The Japan Baptist Conference, along with the Southern Baptist Japan Mission had a place at Amagi Sanso about 1 Km below the Joren Falls.  We frequented Amagi while growing up and it has very special memories for me.  Once we because teenagers we were allowed to sleep in a huge tatami room with all our closest MK friends, that was until the teenagers from my sisters era messed it up by drinking and smoking in Takamatsu.  One year we had Mission Meeting in Takamatsu because Amagi Sanso wasn't available.  The missionaries made the mistake of putting all the high school teenagers in one inn with a young missionary couple with young children as chaperons.   Seeing that the chaperons were needing to be with their own children, the teenagers took advantage of the situation and went out on the town and proceeded to do what many teenagers do.  They would have gotten away with it but one of the MK's ratted them out and so we all had to suffer the consequences of their behavior.  Of course they disgraced the missionaries and were grounded forever. I think my oldest sister is still grounded.

I remember many nights sneaking up to the Joren Falls and climbing up higher to another fall above the Joren Falls.  We also spent time down river jumping into the freezing cold water in a beautiful pool of flowing melted snow.  Fond memories.

After we left Joren Falls, we drove back up to Atami, turned in the car and took the Shinkansen back to Tokyo.  Our next week is in Tokyo, staying at the Hotel New Otani and visiting more of Tokyo and participating in the school activities.

Today, Chuck and I decided to go to Shinjuku to see where Lost in Translation was primarily filmed in the Park Hyatt Hotel. We went up to the 52 floor to the bar where some of the scenes were filmed and then walked from Shinjuku to the Imperial Palace (4.5 miles away).  We walked around the Imperial Palace and then back to the Hotel New Otani to get some rest.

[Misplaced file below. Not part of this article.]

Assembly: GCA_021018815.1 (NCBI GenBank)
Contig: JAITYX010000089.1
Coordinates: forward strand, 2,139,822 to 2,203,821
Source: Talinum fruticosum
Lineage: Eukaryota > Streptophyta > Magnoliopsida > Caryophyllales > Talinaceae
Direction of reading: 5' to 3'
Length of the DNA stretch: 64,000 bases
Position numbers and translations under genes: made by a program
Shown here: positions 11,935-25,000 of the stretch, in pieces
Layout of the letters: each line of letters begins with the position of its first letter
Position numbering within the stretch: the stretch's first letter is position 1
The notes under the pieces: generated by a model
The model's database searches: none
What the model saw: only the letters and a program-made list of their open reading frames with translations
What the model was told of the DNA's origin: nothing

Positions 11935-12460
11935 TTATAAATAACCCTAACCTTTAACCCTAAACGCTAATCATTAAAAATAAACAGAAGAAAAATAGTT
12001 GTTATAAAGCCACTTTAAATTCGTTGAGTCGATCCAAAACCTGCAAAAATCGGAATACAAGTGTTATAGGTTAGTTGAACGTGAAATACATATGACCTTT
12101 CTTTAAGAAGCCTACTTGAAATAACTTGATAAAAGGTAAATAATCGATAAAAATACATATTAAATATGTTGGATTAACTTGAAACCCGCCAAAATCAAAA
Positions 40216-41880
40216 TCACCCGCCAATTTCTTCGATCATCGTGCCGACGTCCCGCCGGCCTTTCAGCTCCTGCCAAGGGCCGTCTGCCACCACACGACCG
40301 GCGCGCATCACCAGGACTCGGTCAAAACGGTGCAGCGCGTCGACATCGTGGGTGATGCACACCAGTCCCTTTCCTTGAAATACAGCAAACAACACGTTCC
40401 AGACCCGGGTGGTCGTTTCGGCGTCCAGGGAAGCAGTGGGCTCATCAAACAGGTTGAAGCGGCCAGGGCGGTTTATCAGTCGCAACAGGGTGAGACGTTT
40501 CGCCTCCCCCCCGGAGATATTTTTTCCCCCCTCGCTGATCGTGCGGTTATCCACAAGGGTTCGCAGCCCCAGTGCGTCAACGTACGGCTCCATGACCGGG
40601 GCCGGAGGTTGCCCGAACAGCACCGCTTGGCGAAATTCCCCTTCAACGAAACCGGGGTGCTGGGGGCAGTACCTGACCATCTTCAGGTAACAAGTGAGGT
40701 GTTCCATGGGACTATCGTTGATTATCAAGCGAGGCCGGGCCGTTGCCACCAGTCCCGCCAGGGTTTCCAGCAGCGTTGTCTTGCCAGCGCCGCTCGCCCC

Tomorrow, we get to enjoy the morning with our new friends we met while up at Nojiri and then off to ASIJ tomorrow afternoon to get a sneak peek before the day on Monday.

Overall, it's been an incredible trip recapturing some of my childhood memories and being able to share them with my closest friend, my husband, Chuck.

Tomorrow will bring many different memories I'm sure. Will see how we hold up in all this.

This morning my devotional was very clear as to who is in charge.  I read Deuteronomy 20: 1- 4.  I'm holding on to the truth as I know it.

If you are following this blog, you can also follow Facebook with all the pictures.  If I were savvy enough I would post them with the blog, but I'm too lazy to figure out how to do that.

Stay tuned for more to come.

Tuesday, March 29, 2016

My friend, who is an attorney here in Japan, has corrected the comments I made on the previous post.  According to him, "we do actually have by law paid (14 weeks – 6 before and 8 after giving birth) and after that extended unpaid maternity leave with a guaranteed legal right to return to work (up to one year, during which time the government will pay you 50% of your pay if your employer does not).  In fact in that weird Japanese law way, you are actually required by law to take at least the 8 weeks post-partum paid leave … Most working women who become pregnant do take full advantage of these systems, and it is illegal of course to fire someone for being pregnant, so that really no longer happens for full time employees whether by direct or indirect means as the courts have been pretty harsh on violators.  In our small operation here we have had 3 lawyers and 4 staff members do this in the last 3 years and that’s pretty typical for any business; all returned to work although some of them have opted for a reduced hour schedule. HOWEVER, the real social, legal and practical problem is that it is not easy for them to return to work because the child care/day care system is so highly inadequate; also, and this is probably what Tacey and others are referring to, people who are part time or fixed short term employees, which is an increasing portion of the working population, do not generally have the maternity leave protection.  There are also serious issues surrounding opportunities for promotion and advancement for those who take leave/have children."